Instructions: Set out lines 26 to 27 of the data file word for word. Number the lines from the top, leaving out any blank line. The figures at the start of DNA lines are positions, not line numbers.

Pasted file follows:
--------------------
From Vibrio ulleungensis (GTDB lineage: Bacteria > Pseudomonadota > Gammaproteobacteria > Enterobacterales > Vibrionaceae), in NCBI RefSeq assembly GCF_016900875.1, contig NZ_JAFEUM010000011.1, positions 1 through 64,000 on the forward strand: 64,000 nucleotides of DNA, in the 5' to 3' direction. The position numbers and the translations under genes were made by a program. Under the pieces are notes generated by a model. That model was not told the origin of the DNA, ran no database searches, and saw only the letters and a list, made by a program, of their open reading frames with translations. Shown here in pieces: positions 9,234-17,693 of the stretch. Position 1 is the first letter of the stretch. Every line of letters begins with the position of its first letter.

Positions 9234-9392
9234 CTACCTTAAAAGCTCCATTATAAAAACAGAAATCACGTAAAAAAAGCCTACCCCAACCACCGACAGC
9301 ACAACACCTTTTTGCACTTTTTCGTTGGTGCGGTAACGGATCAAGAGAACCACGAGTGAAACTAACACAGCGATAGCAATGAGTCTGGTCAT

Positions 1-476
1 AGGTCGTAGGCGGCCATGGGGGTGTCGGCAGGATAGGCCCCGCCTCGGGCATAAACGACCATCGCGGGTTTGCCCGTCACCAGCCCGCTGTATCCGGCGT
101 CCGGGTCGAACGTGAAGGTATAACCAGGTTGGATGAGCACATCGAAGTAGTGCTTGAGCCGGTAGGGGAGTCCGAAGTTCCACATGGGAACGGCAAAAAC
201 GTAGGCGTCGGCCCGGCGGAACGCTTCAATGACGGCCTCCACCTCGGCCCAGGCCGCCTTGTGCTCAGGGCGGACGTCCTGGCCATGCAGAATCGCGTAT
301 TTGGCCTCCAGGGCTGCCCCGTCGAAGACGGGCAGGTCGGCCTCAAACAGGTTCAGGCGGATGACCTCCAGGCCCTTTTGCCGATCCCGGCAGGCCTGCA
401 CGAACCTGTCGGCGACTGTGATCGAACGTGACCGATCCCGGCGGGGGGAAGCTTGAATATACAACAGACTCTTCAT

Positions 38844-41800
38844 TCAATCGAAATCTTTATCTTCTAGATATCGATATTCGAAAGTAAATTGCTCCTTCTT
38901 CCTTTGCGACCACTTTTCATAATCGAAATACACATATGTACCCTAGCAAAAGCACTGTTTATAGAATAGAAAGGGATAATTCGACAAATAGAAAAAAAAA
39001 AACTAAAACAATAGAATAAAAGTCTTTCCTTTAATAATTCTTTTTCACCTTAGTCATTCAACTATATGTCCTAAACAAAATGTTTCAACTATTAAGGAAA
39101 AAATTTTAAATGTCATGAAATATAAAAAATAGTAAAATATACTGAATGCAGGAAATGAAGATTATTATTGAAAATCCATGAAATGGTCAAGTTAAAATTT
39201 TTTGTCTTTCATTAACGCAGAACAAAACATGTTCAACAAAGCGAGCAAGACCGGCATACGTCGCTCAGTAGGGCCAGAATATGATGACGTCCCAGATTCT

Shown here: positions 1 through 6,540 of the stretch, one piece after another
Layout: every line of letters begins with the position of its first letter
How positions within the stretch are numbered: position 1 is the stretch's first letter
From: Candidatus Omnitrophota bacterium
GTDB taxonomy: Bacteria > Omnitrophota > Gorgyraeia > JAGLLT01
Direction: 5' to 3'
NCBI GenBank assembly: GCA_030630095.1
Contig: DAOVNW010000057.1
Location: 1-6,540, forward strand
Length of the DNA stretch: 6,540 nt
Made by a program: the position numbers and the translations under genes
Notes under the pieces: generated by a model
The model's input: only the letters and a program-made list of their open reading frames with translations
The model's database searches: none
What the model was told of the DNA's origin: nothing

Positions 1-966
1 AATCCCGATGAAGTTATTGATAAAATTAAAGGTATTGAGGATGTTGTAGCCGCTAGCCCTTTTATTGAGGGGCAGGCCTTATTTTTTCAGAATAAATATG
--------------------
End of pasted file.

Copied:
Length of the DNA stretch: 6,540 nt
Made by a program: the position numbers and the translations under genes